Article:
How the influence of existentialist philosophy plays out in Richard Linklater’s filmmaking

by Peter D. Marshall

by Ben Sachs.


In a post last week I considered the possible influence of Rainer Werner Fassbinder’s Katzelmacher on a key sequence of Richard Linklater’s Boyhood. I failed to acknowledge, though, how this sequence is also highly characteristic of Linklater. To review, the passage finds a junior high-aged Mason walking and talking with a callous, go-getting female classmate who seems to be romantically interested in him.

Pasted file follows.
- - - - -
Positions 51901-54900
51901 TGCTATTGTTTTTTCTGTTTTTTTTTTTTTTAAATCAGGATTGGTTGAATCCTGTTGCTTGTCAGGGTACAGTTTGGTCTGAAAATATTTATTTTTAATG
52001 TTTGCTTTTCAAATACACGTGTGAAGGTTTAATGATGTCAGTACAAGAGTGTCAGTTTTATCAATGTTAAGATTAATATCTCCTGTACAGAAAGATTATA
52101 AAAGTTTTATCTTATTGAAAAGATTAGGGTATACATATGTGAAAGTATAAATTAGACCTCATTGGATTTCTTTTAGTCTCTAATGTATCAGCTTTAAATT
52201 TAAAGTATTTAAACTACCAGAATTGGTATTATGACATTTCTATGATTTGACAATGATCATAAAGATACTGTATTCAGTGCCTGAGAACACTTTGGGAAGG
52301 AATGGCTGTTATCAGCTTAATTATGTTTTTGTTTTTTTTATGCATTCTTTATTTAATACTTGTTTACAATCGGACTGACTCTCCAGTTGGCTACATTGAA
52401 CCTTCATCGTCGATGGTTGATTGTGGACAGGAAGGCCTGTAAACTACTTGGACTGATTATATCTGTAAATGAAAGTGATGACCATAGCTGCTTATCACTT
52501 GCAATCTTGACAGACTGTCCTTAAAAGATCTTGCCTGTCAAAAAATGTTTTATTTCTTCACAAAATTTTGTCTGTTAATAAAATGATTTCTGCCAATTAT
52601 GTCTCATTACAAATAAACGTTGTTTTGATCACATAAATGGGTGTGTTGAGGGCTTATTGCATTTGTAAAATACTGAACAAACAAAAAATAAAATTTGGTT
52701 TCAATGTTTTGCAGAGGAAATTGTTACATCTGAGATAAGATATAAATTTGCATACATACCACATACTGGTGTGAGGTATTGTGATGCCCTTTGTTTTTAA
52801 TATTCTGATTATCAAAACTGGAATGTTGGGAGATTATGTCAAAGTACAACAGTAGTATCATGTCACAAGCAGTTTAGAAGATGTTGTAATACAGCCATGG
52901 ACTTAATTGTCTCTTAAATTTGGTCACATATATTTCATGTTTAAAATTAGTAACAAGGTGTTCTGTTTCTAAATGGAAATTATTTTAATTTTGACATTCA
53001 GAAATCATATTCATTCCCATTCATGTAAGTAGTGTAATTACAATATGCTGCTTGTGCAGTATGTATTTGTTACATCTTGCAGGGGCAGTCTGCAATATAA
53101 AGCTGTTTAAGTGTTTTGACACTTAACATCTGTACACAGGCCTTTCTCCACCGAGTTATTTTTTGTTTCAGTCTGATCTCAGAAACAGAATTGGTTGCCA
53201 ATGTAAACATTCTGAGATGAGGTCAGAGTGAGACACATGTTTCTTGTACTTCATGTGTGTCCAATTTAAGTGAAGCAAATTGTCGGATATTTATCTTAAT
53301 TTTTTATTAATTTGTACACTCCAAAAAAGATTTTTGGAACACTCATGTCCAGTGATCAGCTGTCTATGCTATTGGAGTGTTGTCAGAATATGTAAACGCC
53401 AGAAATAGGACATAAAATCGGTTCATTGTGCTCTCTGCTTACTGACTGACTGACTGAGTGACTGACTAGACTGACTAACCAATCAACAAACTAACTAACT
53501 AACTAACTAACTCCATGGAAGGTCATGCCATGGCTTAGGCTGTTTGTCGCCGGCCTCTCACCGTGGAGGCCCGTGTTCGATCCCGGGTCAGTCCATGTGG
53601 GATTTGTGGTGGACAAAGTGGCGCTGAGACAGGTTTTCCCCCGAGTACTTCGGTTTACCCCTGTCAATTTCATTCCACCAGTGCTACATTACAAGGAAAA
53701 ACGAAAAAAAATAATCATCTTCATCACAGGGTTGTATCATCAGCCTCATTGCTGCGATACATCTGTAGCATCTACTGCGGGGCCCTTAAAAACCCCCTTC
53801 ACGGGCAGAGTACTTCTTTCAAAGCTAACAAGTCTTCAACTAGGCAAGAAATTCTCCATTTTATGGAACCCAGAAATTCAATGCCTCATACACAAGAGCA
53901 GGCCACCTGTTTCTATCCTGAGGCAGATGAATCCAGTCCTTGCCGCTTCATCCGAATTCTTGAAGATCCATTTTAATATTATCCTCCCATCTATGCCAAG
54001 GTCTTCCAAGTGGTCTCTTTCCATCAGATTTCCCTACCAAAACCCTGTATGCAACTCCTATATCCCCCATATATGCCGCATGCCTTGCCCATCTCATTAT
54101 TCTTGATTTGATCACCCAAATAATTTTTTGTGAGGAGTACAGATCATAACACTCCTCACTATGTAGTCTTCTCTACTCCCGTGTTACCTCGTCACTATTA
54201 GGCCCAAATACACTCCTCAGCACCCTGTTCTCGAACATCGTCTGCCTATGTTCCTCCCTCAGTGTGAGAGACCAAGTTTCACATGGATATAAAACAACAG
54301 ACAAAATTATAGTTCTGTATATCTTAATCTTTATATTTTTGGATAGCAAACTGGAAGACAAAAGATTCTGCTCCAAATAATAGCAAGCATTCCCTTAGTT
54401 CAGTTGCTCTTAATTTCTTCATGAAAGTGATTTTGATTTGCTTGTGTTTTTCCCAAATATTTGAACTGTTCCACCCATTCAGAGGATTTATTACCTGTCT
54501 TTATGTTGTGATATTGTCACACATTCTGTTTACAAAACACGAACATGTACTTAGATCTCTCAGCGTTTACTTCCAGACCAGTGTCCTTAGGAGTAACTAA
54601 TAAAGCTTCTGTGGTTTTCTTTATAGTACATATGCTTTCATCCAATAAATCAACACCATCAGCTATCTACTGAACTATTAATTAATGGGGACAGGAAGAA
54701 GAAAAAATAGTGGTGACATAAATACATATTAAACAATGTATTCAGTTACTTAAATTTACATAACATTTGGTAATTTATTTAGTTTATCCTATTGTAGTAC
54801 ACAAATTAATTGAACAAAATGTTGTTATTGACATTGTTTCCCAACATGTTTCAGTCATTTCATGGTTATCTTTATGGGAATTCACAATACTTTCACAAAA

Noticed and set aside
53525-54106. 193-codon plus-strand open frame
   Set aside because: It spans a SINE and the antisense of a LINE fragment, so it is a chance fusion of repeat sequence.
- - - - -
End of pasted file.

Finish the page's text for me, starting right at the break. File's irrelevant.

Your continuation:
The scene plays out in a single take that’s one of the longest in this 165-minute film; the overt formal ambition (compared with the “invisible” style of most of the other scenes) would seem to hint at some deeper thematic significance, despite the fact that the female classmate will never appear again in Boyhood.

Of course, the audience doesn’t know that as the scene is happening—and Linklater, as usual, deters viewers from anticipating what will happen next so they might better savor the ever-fleeting present moment.

Read the rest of this article from Chicago Reader.

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